The Renaissance Bazaar

January 10, 2018

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Many scholars view the Renaissance as the link between the Middle Ages and the modern world. Moreover, they see it as the era that evolved Europe’s thoughts and culture. With the advent of the Renaissance, Europe was introduced to new ideas and a return to the classical thoughts, which thus acted as the bridge between the ancient concepts and the modern world. As described by Jules Michelet, a French historian, the Renaissance is a movement that led to the witnessing of discovery of the world and a man (Brotton, 2005).

In light of the above observations, “The Renaissance Bazaar” is a book the author of which from its onset seeks to explode the myth that has existed with reference to the European Renaissance. Brotton achieves this by tracing the concept back to the Eastern Islamic and not to the Western Christian of the Mediterranean world. Brotton presents his arguments from two directions. In the first one, he questions the originality as well as the value of many monuments that had traditionally been regarded as being monuments of the Renaissance culture. He raises these questions by claiming that their status was not gained through interests that were objective or founded upon principles that are abstract, such as beauty, science or truth. He asserts that the basis of their status was rather founded upon the self-interests of those wishing to bestow the Renaissance status. The second argument by Brotton is that the achievements in question were as expected in the Islamic East marketplaces, courts and the salons. Brotton asserts arguments of the earlier works by redefining the Renaissance as being a movement that is catalyzed by Islamic contacts both economically and culturally. Brotton argues that this was caused by the competitive and amicable vigorous trade in art, ideas, and luxurious goods that existed between the eastern and the western societies.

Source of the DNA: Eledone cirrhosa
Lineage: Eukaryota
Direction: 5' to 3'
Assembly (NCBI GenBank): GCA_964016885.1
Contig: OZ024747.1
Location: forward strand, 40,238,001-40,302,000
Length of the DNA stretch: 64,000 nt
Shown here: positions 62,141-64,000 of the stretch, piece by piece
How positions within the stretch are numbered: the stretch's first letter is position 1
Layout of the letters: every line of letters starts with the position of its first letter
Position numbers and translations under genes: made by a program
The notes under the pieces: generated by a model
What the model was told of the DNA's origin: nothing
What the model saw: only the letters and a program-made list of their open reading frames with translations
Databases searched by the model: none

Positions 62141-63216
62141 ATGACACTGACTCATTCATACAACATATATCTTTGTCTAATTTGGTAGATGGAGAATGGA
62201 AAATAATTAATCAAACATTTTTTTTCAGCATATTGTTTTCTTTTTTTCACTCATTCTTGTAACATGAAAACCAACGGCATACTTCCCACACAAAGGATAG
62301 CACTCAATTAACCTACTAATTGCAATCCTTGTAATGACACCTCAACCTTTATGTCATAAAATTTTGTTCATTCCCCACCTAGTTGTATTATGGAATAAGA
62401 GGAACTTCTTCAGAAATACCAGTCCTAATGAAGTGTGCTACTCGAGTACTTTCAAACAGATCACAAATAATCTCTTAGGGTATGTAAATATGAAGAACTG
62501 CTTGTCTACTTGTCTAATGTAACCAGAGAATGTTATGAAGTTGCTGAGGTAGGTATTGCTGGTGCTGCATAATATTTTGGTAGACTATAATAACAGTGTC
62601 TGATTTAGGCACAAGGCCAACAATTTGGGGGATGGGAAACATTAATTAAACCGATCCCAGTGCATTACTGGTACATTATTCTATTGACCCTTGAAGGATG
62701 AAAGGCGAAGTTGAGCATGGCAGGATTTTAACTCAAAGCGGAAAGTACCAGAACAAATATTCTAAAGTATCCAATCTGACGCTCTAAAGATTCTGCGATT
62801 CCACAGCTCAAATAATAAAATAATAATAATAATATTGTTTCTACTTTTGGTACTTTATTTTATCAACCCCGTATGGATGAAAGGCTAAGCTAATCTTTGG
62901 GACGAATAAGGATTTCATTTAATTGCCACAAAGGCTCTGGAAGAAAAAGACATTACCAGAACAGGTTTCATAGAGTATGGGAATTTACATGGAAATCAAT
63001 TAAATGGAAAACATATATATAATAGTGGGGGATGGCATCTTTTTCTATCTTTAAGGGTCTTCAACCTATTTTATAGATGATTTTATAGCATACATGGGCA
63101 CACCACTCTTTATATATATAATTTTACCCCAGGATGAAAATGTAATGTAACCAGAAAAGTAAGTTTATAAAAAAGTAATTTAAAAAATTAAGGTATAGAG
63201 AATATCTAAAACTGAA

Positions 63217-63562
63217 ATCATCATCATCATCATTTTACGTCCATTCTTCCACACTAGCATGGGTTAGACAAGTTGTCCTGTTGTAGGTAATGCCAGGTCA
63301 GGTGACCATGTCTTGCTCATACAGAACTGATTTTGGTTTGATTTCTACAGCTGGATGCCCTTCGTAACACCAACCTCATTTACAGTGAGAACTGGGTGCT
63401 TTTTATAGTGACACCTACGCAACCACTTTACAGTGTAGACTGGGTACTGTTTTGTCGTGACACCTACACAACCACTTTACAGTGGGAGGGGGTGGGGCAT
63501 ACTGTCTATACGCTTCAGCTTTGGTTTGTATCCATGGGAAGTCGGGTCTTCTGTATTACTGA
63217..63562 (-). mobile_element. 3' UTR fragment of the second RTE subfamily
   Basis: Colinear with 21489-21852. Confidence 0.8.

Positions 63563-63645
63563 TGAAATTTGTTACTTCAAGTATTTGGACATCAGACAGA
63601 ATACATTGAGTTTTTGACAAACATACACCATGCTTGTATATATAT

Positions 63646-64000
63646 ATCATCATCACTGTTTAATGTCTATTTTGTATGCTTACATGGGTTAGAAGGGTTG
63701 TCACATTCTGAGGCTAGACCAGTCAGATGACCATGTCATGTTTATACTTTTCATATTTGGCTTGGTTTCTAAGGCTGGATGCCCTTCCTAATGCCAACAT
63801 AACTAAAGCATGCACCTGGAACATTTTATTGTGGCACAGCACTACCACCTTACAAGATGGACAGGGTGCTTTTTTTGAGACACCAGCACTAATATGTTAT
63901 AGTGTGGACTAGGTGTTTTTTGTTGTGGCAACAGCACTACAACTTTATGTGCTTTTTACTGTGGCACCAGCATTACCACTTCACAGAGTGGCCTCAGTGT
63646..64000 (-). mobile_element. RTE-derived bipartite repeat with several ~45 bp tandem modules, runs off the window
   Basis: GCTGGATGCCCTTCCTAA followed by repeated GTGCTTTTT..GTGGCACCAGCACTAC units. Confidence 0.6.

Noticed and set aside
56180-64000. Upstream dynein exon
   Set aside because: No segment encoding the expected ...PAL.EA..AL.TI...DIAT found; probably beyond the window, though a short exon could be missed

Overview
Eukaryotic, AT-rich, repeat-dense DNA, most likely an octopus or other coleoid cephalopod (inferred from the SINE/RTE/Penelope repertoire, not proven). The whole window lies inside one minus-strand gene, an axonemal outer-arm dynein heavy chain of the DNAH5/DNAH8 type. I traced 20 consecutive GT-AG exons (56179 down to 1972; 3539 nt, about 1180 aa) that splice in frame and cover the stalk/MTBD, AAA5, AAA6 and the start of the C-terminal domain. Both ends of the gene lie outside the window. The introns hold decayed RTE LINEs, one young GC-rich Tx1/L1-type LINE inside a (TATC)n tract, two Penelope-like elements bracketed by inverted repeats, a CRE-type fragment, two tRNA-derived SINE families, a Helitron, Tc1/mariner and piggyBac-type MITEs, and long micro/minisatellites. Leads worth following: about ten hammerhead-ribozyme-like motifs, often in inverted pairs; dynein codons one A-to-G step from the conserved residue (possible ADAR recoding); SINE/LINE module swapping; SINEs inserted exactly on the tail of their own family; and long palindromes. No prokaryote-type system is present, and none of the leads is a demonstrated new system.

The book “The Renaissance Bazaar” from its onset can be credited as being well designed and illustrated. This is because the book is particularly well written for the general audience as well as students. Brotton makes good use of maps and diagrams of the world as had appeared at their initial usage. From these maps, Brotton draws alternative views about the concept of the Renaissance period. Through the book, Brotton give account of conquest, trade greed, and desires for imperial powers and commercial rivalries that existed at the age. Safe for the challenging of the ideological grounding of the Renaissance, he also challenges its geographical parameters by discrediting the inclusion of the Ottomans in the Renaissance of Europe. He does not dispute the existence of rivalry between the Christendom and the Islam world of the era but goes on to assert that the exchange of ideas and commodities was rife.